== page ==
This book takes it as a given that the city is made of multiple partially localized assemblages built of heterogeneous networks, spaces, and practices. The past century of urban studies has focused on various aspects—space, culture, politics, economy—but these too often address each domain and the city itself as a bounded and cohesive entity. The multiple and overlapping enactments that constitute urban life require a commensurate method of analysis that encompasses the human and non-human aspects of cities—from nature to socio-technical networks, to hybrid collectivities, physical artefacts and historical legacies, and the virtual or imagined city. This book proposes—and its various chapters offer demonstrations—importing into urban studies a body of theories, concepts, and perspectives developed in the field of science and technology studies (STS) and, more specifically, Actor-Network Theory (ANT). The essays examine artefacts, technical systems, architectures, place and eventful spaces, the persistence of history, imaginary and virtual elements of city life, and the politics and ethical challenges of a mode of analysis that incorporates multiple actors as hybrid chains of causation. The chapters are attentive to the multiple scales of both the object of analysis and the analysis itself. The aim is more ambitious than the mere transfer of a fashionable template. The authors embrace ANT critically, as much as a metaphor as a method of analysis, deploying it to think with, to ask new questions, to find the language to achieve more compelling descriptions of city life and of urban transformations. By greatly extending the chain or network of causation, proliferating heterogeneous agents, non-human as well as human, without limit as to their enrolment in urban assemblages, Actor-Network Theory offers a way of addressing the particular complexity and openness characteristic of cities. By enabling an escape from the reification of the city so common in social theory, ANT’s notion of hybrid assemblages offers richer framing of the reality of the city—of urban experience—that is responsive to contingency and complexity. Therefore Urban Assemblages is a pertinent book for students, practitioners and scholars as it aims to shift the parameters of urban studies and contribute a meaningful argument for the urban arena which will dominate the coming decades in government policies.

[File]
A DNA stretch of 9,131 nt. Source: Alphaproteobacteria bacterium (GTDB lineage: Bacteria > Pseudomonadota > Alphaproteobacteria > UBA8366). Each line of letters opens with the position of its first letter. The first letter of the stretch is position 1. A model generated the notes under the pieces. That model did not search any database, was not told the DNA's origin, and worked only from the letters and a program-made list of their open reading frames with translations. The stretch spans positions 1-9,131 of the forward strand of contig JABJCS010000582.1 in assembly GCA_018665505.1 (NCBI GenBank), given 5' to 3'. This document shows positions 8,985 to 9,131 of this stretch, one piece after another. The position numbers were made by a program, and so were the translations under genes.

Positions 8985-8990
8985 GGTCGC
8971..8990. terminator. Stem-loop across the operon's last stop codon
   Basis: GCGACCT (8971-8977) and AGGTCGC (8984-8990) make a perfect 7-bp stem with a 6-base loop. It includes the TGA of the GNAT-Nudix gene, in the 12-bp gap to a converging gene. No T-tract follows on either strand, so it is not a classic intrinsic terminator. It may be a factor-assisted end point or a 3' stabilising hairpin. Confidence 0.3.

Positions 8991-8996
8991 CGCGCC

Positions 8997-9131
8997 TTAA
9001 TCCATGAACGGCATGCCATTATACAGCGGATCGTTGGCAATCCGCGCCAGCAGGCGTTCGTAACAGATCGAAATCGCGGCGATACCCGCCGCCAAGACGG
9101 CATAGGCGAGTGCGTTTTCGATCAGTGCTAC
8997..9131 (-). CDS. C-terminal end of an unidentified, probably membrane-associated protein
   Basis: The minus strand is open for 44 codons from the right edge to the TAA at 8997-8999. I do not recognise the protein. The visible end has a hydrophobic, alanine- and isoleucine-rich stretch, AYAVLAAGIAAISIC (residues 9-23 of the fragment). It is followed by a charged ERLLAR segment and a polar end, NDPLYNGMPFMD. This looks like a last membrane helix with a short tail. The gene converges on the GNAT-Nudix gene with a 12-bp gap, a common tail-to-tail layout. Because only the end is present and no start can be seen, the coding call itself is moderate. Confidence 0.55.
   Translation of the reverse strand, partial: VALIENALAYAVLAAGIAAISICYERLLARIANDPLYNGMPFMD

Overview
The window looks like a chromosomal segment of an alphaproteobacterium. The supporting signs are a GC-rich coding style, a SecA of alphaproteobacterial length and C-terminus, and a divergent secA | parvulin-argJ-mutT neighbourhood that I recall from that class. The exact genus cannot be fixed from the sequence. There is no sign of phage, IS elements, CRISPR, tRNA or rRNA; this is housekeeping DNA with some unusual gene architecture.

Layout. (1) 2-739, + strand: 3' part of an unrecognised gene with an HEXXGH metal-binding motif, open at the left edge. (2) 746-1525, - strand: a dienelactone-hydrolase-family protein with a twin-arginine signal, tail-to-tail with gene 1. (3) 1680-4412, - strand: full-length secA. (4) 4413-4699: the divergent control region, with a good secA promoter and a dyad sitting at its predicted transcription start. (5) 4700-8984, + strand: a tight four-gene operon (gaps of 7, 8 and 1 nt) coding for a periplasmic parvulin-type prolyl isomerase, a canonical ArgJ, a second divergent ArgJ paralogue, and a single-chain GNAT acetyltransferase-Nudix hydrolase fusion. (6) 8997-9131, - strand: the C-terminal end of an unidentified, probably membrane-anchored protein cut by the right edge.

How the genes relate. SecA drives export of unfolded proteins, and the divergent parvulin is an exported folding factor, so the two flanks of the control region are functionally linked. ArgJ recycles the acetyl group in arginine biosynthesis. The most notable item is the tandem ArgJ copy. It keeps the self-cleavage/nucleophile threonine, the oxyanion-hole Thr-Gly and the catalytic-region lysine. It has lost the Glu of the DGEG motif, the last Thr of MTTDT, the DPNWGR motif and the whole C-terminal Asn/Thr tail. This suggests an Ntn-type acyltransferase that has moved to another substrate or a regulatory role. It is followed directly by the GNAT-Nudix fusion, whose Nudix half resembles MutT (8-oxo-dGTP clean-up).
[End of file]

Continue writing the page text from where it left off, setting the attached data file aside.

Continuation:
Cities, War, and Terrorism

Towards an Urban Geopolitics

Author: Stephen Graham

Publisher: John Wiley & Sons

ISBN: 0470753021

Category: Social Science

Page: 416

View: 5673

Cities, War and Terrorism is the first book to look critically at the ways in which warfare, terrorism and counter-terrorism policies intersect in cities in the post Cold-War period. A path-breaking exploration of the intersections of war, terrorism and cities Argues that contemporary cities are the key strategic sites of geopolitical conflict Written by the world’s leading analysts of the intersections of urban space and military and terrorist violence Draws on cutting-edge research from geography, history, architecture, planning, sociology, critical theory, politics, international relations and military studies Provides up-to-date empirical analyses of specific conflicts, including 9/11, the “War on Terrorism”, the Balkan wars, the Israeli-Palestinian conflict, and urban antiglobalization battles Offers lay readers a sophisticated perspective on the violence that is engulfing our increasingly urbanised world

The Urban Condition

Author: Brendan Gleeson

Publisher: Routledge

ISBN: 1136678484

Category: Architecture

Page: 166

View: 5638

This book will speak to the new human epoch, the Urban Age. A majority of humanity now lives for the first time in cities. The city, the highest invention of the modern age, is now the human heartland. And yet the same process that brought us the city and its wonders, modernisation, has also thrown up challenges and threats, especially climate change, resource depletion, social division and economic insecurity. This book considers how these threats are encountered and countered in the urban age, focusing on the issue of human knowledge and self-awareness, just as Hannah Arendt’s influential The Human Condition did half a century ago. The Human Condition is now The Urban Condition. And it is this condition that will define human prospects in an age of default and risk. Gleeson expertly explores the concept through three main themes. The first is an exploration of what defines the current human condition, especially the expanding cities that are at the heart of an over-consumptive world economic order. The second exposes and reviews the reawakening of forms of knowledge (‘naturalism’) that are likely to worsen not improve our comprehension of the crisis. The new ‘science of urbanism’ in popular new literature exemplifies this dangerous trend. The third and last part of the book considers prospects for a new urban, and therefore human, dispensation, ‘The Good City’. We must first journey in our urban vessels through troubled times. But can we now start to plot the way to new shores, to a safer, more resilient city that provides for human flourishing? The Urban Condition attempts this ideal, conceiving a new urbanism based on the old idea of self-limitation. The Urban Condition is an original, timely book that reconsiders and redeploys Arendt’s famous notion of The Human Condition in an age of cities and risk. It brings together several important strands of human consideration, urbanisation, climate threat, resource depletion, economic default and critical knowledge and weaves them into a new analysis of the times. It also looks to a future that is nearly with us—of changed climate, resource scarcity and economic stress. The book journeys into these troubled times, proposing the idea of Lifeboat Cities as a way of thinking about the human journey to come